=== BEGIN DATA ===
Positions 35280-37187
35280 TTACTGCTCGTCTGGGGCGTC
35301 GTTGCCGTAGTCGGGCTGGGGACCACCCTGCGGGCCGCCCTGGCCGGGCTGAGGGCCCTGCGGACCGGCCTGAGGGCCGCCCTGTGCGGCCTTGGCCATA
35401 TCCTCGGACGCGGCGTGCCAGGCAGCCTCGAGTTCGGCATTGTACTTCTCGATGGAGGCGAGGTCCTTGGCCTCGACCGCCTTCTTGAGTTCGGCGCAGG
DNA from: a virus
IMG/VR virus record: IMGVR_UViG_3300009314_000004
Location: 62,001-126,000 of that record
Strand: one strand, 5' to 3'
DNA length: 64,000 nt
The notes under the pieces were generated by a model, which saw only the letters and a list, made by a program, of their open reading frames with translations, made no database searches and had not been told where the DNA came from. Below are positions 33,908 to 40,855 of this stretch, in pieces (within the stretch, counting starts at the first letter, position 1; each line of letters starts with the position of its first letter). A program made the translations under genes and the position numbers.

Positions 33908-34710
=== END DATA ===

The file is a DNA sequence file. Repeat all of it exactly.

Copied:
Positions 35280-37187
35280 TTACTGCTCGTCTGGGGCGTC
35301 GTTGCCGTAGTCGGGCTGGGGACCACCCTGCGGGCCGCCCTGGCCGGGCTGAGGGCCCTGCGGACCGGCCTGAGGGCCGCCCTGTGCGGCCTTGGCCATA
35401 TCCTCGGACGCGGCGTGCCAGGCAGCCTCGAGTTCGGCATTGTACTTCTCGATGGAGGCGAGGTCCTTGGCCTCGACCGCCTTCTTGAGTTCGGCGCAGG
DNA from: a virus
IMG/VR virus record: IMGVR_UViG_3300009314_000004
Location: 62,001-126,000 of that record
Strand: one strand, 5' to 3'
DNA length: 64,000 nt
The notes under the pieces were generated by a model, which saw only the letters and a list, made by a program, of their open reading frames with translations, made no database searches and had not been told where the DNA came from. Below are positions 33,908 to 40,855 of this stretch, in pieces (within the stretch, counting starts at the first letter, position 1; each line of letters starts with the position of its first letter). A program made the translations under genes and the position numbers.

Positions 33908-34710